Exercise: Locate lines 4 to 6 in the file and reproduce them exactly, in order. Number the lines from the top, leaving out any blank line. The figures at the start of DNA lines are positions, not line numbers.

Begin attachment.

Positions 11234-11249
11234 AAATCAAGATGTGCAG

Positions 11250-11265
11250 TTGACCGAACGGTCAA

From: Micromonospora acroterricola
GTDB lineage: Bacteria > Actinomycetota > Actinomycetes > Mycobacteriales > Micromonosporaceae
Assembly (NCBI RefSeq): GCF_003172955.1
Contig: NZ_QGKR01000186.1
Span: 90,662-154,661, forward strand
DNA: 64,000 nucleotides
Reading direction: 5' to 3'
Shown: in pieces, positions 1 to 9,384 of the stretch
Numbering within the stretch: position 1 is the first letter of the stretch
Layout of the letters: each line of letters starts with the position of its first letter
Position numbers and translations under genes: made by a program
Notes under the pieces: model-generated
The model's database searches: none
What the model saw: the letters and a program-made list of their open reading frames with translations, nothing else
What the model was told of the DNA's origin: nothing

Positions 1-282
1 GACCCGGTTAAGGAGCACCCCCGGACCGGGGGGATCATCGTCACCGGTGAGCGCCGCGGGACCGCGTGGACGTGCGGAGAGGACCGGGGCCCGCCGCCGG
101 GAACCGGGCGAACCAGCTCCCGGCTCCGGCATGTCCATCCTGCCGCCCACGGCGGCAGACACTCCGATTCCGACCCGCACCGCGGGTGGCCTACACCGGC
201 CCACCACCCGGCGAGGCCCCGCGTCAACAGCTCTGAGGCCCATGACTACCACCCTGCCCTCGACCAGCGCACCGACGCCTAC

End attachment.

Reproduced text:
11250 TTGACCGAACGGTCAA

From: Micromonospora acroterricola
GTDB lineage: Bacteria > Actinomycetota > Actinomycetes > Mycobacteriales > Micromonosporaceae